Sunday, October 9, 2011

REVIEW: Kirei: The Terror of Beauty

き・れ・い? (Ki-re-i?)

Released: 2004

Katsuya Matsumura

Yukiko Okamoto
Fumina Hara
Asuka Kurosawa
Kouta Kusano
Mami Nakamura

Running time: 85 min.

Reviewed by Bob Turnbull

It might be hard to think of beauty as the subject of a horror film, but if it's viewed as society's expectations of what beauty should be (in particular female beauty), it starts to make a great deal more sense. If your looks don't conform to the images on TV, film and the day-to-day onslaught of advertisements, there can be a variety of pressures that weigh on your self-image and have led many people to take drastic measures to change their physical appearance. This can range from excessive exercise and "dieting" to areas of a more surgical nature: liposuction, skin tucks, breast augmentations, etc. Not that all cosmetic surgery should be considered unnecessary (reconstructions after accidents, skin grafts after burns and reduction of natural deformities that otherwise might be dangerous are all obviously helpful), but the thought that someone would voluntarily submit themselves to being cut open in order to change their appearance to better match what other people think they should look like is a terribly horrific thought.

Unless of course you're a beautiful young cosmetic surgeon such as Yoko - in which case the world seems to be at your feet. She has a booming practice with both young and old female clientele, the ability to charge exorbitant prices and a relationship with a handsome doctor (which seems to only involve sex). Yoko says that ugly people annoy her and that she feels that she is doing good for the world as a whole. Her smugness takes a hit when one day she meets Yoshie - a new customer with a face like a potato who desperately wants to be beautiful. She convinces Yoko to operate on her after hours without any nurses to witness (she does this by paying cash up front at higher than normal rates) and her requests soon expand to cover her entire body. When she doesn't receive the immediate satisfaction she craves, she demands even more surgery. It almost goes without saying that things devolve from there...Yoko eventually refuses to do any more procedures on Yoshie and tries to convince her to let the initial work heal first. Yoshie can't accept this and begins to sabotage Yoko's practice.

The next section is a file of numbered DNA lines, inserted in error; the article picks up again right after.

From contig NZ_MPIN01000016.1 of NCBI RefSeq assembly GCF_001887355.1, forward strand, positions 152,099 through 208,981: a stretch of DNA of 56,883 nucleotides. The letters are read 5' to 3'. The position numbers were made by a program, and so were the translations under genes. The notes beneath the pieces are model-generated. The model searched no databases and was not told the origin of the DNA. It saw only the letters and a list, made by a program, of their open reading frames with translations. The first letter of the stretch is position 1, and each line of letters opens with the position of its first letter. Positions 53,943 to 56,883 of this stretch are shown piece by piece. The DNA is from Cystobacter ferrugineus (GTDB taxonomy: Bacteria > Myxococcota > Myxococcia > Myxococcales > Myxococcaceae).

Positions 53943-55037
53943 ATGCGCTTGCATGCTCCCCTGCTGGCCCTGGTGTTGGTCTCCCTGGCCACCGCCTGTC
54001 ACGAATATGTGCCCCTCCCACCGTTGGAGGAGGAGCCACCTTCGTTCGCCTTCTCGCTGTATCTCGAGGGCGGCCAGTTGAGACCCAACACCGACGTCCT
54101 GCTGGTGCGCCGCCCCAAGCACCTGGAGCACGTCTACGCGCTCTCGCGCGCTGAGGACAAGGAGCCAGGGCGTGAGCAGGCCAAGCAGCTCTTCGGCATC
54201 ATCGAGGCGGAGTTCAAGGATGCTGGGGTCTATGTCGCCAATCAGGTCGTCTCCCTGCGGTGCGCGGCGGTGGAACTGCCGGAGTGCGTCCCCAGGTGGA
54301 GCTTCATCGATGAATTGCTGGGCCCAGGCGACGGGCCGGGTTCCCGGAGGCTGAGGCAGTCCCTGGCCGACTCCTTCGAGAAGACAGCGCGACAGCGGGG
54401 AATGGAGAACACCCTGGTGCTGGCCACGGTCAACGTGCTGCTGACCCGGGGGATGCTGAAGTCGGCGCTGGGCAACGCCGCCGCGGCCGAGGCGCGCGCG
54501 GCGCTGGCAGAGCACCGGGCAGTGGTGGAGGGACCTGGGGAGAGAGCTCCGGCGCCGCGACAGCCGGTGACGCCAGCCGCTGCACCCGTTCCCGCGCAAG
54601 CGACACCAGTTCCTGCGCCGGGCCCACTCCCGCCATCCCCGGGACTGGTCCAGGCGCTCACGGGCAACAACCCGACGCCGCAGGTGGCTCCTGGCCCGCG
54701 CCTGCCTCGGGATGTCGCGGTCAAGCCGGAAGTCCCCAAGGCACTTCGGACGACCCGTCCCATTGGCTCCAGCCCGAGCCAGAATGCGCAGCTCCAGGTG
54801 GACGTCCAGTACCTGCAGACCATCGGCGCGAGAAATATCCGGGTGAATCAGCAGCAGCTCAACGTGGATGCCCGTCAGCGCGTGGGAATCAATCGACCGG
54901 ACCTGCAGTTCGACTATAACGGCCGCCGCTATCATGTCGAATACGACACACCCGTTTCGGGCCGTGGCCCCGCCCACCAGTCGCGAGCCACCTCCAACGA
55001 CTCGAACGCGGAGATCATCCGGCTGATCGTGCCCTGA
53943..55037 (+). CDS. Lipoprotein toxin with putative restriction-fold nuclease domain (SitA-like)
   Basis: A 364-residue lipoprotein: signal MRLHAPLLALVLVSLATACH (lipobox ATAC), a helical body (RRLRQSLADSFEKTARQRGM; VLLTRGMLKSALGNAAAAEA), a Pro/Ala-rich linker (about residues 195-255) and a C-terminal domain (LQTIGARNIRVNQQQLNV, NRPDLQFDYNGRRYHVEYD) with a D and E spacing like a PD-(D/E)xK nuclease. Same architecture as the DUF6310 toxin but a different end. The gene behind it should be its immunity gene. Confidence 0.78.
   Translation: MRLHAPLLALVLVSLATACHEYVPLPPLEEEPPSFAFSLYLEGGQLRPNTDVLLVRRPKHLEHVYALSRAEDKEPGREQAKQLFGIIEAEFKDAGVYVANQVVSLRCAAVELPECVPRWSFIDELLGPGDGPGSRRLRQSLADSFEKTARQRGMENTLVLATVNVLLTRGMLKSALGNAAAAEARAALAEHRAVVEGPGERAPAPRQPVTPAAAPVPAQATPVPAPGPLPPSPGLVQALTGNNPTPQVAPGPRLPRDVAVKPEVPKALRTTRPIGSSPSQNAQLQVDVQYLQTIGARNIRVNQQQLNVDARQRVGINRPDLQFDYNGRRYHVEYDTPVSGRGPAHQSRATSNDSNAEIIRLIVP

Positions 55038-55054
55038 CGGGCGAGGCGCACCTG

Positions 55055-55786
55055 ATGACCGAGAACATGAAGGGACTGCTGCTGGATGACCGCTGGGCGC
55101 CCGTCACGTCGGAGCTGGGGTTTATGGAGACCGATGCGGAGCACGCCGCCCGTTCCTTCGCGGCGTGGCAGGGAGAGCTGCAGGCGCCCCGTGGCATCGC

The film is far from being a high end production and feels like it was shot on video, but its muddy texture and blown-out whites actually provide a strange dreamlike quality that works in its favour. The lack of crispness actually enables the gore and makeup effects to be more effective than they really should be. They obviously aren't cutting edge, but end up being just disturbing enough. Possibly the greatest special effect the film has to offer is it's ability to make Asuka Kurosawa (who plays Yoshie) look homely and bordering on deformed. The bright sunlight outdoors and the shining surgical lamps seem to indicate heavenly possibilities for Yoshie, but the reality is a hellish nightmare. The initial results of her surgeries seem to make matters worse and her desperation grows and feels quite palpable - it's as if she is racing against time to reach aesthetic perfection.

Unfortunately, the film does flail a bit in getting across its point of the dangers of chasing that impossible goal. As Yoshie's vengeance plays out, she does indeed become more beautiful and uses that to her advantage - it's a bit odd to see her continuing with her strategy to get back at Yoko when she indeed has received what she wanted. Granted, it plays to the idea that someone can go just a little bit insane chasing their idea of beauty and can lose themselves in the process, but the story doesn't quite play out that way and falls back to far too much narration (which doesn't actually add a great deal). The acting, matching the look of the film, is somewhat flat and hinders any investment in the characters and their outcomes. However, for every misstep it takes, the film provides its share of disturbing moments - both visually and as food for thought.- and in the end provides an interesting view on the horror of how far someone might go to feel more accepted by society and meet its expectations.

Read more from Bob Turnbull at his blog.

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